Mauricio Pochettino believes Erik Lamela is finally showing his “real quality” at the beginning of what the Tottenham head coach admits is a crucial season for the winger.
Signed amid much fanfare for a club-record B#30million fee, expectations were understandably high when the 23-year-old swapped Roma for White Hart Lane.
However, Lamela flattered to deceive in his first two seasons in north London and it had seemed that Spurs might be tempted to cut their losses over the summer.
The Argentina international stayed put, though, and has belatedly started to impress on a consistent basis.
A man-of-the-match display in the win against Manchester City was followed by scoring in Thursday’s 1-1 Europa League draw in Monaco, putting a smile on the face of Pochettino.
“You know he has the potential, but the last two seasons were difficult for him,” the Argentinian said ahead of Sunday’s trip to Swansea.
“It is good for him and good for us that he is starting to show his real talent and his real quality.
“Always you need time and in football sometimes it is difficult to find the time to give the player, because always we expect quick and positive results from the player.
“We know this season is very important for him because it is true – after two seasons he needs to show his real quality.
“Right now in his mind he is ready to deliver and I think that we can only help him to give an opportunity to show.”
Pochettino has been impressed by his compatriot, who took longer than most to get used to life in the Barclays Premier League.
However, Lamela is in good company when it comes to teething problems in a new country, with his manager pointing to the struggles endured by one of the greats of the modern game.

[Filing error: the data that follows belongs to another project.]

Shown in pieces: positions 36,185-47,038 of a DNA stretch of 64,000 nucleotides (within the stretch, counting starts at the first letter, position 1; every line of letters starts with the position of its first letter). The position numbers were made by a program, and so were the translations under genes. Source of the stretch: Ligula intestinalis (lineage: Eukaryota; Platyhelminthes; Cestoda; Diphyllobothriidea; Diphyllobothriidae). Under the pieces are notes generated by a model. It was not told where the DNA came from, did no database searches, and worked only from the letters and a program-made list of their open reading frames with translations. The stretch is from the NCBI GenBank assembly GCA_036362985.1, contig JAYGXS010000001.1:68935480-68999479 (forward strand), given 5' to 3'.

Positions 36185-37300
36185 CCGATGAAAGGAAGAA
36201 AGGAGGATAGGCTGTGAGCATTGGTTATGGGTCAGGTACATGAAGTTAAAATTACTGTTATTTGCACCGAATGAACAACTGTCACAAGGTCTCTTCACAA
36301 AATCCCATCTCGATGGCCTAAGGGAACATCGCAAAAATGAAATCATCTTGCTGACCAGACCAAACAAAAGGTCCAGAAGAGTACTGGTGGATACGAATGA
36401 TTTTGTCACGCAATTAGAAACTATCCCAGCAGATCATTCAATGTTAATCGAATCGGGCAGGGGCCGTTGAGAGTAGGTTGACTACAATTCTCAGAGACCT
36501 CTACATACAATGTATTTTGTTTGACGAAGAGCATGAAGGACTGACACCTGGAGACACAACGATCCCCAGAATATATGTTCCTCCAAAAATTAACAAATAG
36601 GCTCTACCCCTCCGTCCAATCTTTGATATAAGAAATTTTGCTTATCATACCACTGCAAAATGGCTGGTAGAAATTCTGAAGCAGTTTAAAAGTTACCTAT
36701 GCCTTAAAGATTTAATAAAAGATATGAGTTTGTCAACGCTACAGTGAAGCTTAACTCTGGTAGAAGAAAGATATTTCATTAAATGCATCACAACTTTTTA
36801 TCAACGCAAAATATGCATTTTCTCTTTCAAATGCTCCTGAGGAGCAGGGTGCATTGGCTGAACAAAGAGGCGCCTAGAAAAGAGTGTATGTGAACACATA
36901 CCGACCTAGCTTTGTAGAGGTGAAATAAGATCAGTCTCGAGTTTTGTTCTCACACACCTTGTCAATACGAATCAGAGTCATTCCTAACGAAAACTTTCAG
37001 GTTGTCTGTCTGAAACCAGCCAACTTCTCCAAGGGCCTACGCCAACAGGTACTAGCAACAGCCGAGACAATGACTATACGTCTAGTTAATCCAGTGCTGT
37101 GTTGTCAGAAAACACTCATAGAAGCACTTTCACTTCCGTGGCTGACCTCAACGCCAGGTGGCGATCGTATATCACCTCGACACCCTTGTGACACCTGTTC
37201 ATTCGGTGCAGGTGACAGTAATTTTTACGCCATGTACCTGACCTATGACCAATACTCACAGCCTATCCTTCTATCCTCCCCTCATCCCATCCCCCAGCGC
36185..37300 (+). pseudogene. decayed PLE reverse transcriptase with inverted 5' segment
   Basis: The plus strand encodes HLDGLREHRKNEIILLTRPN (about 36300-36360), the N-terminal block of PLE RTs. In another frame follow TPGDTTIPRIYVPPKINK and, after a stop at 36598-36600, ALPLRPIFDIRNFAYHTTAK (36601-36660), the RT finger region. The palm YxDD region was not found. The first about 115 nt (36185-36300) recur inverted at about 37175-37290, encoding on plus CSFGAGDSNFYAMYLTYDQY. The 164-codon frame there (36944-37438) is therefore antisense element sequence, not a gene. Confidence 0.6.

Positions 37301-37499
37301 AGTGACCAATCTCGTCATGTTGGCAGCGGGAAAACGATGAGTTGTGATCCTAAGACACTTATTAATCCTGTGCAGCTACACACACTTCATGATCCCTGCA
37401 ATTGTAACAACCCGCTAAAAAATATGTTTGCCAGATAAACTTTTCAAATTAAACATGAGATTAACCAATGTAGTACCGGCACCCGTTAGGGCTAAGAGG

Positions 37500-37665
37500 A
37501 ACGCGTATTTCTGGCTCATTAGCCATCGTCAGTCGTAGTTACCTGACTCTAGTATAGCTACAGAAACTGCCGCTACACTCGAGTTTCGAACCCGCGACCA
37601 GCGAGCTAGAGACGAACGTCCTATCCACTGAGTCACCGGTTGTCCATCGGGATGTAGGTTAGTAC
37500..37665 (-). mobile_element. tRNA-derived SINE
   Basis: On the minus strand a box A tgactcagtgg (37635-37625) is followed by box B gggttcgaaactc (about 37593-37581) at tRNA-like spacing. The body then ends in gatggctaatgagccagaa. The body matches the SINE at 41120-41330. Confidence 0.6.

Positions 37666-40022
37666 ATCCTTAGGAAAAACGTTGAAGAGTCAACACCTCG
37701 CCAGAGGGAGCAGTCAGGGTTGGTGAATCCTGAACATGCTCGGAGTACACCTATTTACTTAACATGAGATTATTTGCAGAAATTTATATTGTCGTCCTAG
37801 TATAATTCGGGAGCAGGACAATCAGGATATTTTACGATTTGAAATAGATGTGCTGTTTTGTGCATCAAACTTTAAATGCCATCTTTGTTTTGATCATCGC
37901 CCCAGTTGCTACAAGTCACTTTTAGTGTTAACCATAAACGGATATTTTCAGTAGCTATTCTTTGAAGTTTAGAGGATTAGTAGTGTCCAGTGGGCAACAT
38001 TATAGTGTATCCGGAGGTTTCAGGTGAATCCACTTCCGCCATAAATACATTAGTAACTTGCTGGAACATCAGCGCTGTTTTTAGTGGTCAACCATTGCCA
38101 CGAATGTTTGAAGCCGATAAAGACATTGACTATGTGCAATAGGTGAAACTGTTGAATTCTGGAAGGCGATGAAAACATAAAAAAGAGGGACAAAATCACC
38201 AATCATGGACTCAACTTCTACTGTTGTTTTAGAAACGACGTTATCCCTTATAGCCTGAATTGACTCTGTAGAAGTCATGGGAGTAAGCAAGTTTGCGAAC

“Zinedine Zidane arrived at (Real) Madrid in his first season and the supporters blamed him,” Pochettino said. “He found it difficult and he was Zidane.
“Lamela is still young, 22 or 23, and sometimes you need to create a good dynamic in the team and around the training ground to help some players.
“He has come from Italy, he is Argentinian, he has no good English and it is difficult to settle in a different culture and a different team with a different style of football.
“Not many players who come from Italy have quick success in England. It is very difficult.
“Italy is very difficult. Spain and France are more similar to English football, so players who come from France, for instance, settle more quickly.”
Moving within a country is obviously easier still, but the ease with which Dele Alli has adapted to life in the top-flight has been remarkable.
The 19-year-old has shone for Spurs this term and been rewarded with a first England call-up, just five months after the midfielder was playing in League One.
“We need to look after him and use our experience,” Pochettino said. “It is an important thing that the England call up does not change his life.
“He is the same player, he must keep his feet on the ground.
“This is our real job, together with the national team and Roy Hodgson and his staff.
“It is very important for him to play on the national team, he will need to work a lot and keep the similar behaviour he has shown this time.
“The timing is now and we need to look after him because that is the decision of the national team and we need to back him.”
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